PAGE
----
Alleged LulzSec lieutenant Jeremy Hammond, 27, who's been indicted on computer hacking and other charges, entered a not guilty plea Monday in a New York federal courtroom.
Hammond also entered no bail request at his arraignment, reported AP. He's been held at a Manhattan lockup since his arrest in early March and an initial court hearing in Chicago. He's next due to appear in court on July 23, 2012.
A federal indictment revised earlier this month accused Chicago-based Hammond (a.k.a. Anarchaos, burn, POW, ghost, and anarchaker, among other aliases) of being involved in numerous exploits. Those include hacks of the websites of the Arizona Department of Public Safety (DPS) and global intelligence firm Stratfor (a.k.a. Strategic Forecasting), and other attacks that were launched under the banner of Internet Feds, Anonymous, LulzSec, and AntiSec.
[ Not surprisingly, cybercrime is on the rise. See ID Theft, Online Fraud Rose Slightly In 2011. ]
The federal indictment also charged four other men--Ryan Ackroyd (a.k.a. kayla, lol, lolspoon), Jake Davis (a.k.a. topiary, atopiary), Darren Martyn (a.k.a. pwnsauce, raepsauce, networkkitten), and Donncha O'Cearrbhail (a.k.a. Palladium) with having participated in hacking attacks against InfraGard Atlanta, the Fox Broadcasting Company's X-Factor participant database, Sony Pictures Entertainment, HBGary Federal, and the Public Broadcasting Service (PBS), among other sites.
Federal prosecutors have accused Hammond of masterminding the Stratfor exploits, which were carried out between December 2011 and March 2012 and involved the theft of credit card data. The criminal complaint also charged Hammond and multiple co-conspirators with using "some of the stolen credit card data to make at least $700,000 worth of unauthorized charges" and publicly disclosing confidential information, including Stratfor employees' emails and its customers' names, email addresses, and credit card numbers.
According to the indictment, Hammond exchanged chat messages with two unnamed co-conspirators on December 26, 2011, in which he boasted of decrypting 4,500 Stratfor clients' passwords and they "discussed exploiting credit card information that had been stolen from Stratfor's computer servers."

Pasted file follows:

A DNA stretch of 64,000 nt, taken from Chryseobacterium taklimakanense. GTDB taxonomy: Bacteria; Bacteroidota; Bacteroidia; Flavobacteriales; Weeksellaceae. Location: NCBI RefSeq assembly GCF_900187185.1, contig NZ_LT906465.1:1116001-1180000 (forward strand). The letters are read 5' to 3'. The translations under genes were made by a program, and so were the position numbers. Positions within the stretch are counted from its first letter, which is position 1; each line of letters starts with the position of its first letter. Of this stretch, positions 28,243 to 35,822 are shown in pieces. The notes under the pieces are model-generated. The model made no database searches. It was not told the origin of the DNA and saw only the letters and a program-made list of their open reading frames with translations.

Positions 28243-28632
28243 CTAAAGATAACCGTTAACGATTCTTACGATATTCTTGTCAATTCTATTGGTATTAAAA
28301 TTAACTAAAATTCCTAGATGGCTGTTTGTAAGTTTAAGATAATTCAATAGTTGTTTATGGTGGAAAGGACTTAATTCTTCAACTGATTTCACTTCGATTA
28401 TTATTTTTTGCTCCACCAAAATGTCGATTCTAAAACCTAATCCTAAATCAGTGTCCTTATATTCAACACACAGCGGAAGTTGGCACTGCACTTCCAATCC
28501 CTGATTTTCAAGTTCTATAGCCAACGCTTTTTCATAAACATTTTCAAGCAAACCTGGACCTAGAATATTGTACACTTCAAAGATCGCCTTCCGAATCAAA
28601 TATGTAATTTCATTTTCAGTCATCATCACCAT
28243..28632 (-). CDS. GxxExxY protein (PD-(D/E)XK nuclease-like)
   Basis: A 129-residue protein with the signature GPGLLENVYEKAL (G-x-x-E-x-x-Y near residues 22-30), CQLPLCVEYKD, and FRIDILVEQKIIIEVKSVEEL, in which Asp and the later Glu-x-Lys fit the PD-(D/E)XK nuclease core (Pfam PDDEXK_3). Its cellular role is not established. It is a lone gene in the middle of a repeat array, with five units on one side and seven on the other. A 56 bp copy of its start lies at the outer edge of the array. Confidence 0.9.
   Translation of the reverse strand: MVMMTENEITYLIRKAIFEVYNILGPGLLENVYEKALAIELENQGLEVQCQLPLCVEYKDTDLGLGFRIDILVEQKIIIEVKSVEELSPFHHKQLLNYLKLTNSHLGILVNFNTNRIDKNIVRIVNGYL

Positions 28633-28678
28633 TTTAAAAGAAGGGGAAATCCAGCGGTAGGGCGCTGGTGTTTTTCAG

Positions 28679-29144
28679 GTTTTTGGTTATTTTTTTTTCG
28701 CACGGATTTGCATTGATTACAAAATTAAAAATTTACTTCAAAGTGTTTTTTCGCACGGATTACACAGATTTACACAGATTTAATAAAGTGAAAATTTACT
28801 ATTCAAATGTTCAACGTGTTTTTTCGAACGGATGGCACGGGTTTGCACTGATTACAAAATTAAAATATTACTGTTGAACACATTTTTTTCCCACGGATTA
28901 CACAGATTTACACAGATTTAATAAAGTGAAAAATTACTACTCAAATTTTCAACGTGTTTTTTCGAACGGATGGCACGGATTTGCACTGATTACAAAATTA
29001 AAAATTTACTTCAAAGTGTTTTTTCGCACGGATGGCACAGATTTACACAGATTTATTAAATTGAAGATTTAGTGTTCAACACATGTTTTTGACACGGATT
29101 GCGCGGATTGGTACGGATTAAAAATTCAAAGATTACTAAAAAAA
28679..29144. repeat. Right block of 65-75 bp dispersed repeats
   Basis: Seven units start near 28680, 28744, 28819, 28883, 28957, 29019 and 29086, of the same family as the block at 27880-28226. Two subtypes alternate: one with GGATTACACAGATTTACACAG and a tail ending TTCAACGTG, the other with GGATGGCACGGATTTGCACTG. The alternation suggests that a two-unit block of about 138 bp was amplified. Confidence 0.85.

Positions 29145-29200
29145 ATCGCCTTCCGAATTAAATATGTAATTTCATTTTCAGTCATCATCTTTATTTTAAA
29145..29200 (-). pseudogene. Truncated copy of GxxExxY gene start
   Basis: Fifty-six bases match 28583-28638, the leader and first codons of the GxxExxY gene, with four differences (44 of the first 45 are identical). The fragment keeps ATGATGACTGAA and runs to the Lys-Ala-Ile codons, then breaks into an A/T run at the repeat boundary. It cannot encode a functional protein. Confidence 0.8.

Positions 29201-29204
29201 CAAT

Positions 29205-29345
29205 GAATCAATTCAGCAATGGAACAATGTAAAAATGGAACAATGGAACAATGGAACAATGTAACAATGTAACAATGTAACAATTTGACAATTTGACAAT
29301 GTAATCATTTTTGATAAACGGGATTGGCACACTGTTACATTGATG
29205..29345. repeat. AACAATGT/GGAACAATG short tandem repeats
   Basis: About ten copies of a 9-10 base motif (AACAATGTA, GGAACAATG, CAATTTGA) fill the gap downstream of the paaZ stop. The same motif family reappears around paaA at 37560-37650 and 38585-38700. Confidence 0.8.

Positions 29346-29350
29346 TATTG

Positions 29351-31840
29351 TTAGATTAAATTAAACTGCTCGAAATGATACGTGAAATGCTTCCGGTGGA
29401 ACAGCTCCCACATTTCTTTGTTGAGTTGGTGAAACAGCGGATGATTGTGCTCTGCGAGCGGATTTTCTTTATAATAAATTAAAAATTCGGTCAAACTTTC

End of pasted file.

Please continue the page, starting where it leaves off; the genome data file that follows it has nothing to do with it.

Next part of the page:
According to the court documents, unnamed co-conspirators of Hammond uploaded the stolen Stratfor data "onto a server located in the Southern District of New York." Authorities have said that admitted Lulzsec Leader Hector Xavier Monsegur (a.k.a. Sabu), who was arrested in June 2011 and was working as a government informant at the time of the Stratfor hacks, had provided the server onto which the exfiltrated Stratfor data was copied.
Hammond's supporters have created a website, freehammond.com, seeking donations to help Hammond, who they've dubbed a "crusader for information liberation and WikiLeaks."
Hammond's defense attorney, Jim Fennerty, told AP that his client is an activist who's protested neo-Nazi groups. He also opposes Chicago's bid to host the 2016 Olympics, saying that it would disadvantage low-income residents. Hammond has been arrested numerous times on disorderly conduct and property damage charges--all related to protests--and for marijuana possession.
By many accounts, Hammond is a skilled programmer and penetration tester. Hammond has said that he began programming video games in QBasic at the age of nine, and after graduating high school, created HackThisSite.org, which is billed as "a free, safe and legal training ground for hackers to test and expand their hacking skills."
Hammond's March arrest wasn't his first brush with authorities investigating hack attacks. In 2005, the Chicago Reader reported that Hammond, then 20 years old and a self-described "hacktivist," had been accused of hacking into ProtestWarrior, a politically conservative website with the tagline "Fighting the left ... doing it right." His alleged goal was to prank the website by obtaining donors' credit card numbers, then using them to make donations to more left-leaning organizations, including the American Civil Liberties Union and the Communist Party USA. Hammond ultimately served two years in prison and a three-year probation. Under the terms of his probation, he was prohibited from being a part of activist or hacking groups until 2011.
Put an end to insider theft and accidental data disclosure with network and host controls--and don't forget to keep employees on their toes. Also in the new, all-digital Stop Data Leaks issue of Dark Reading: Why security must be everyone's concern, and lessons learned from the Global Payments breach. (Free registration required.)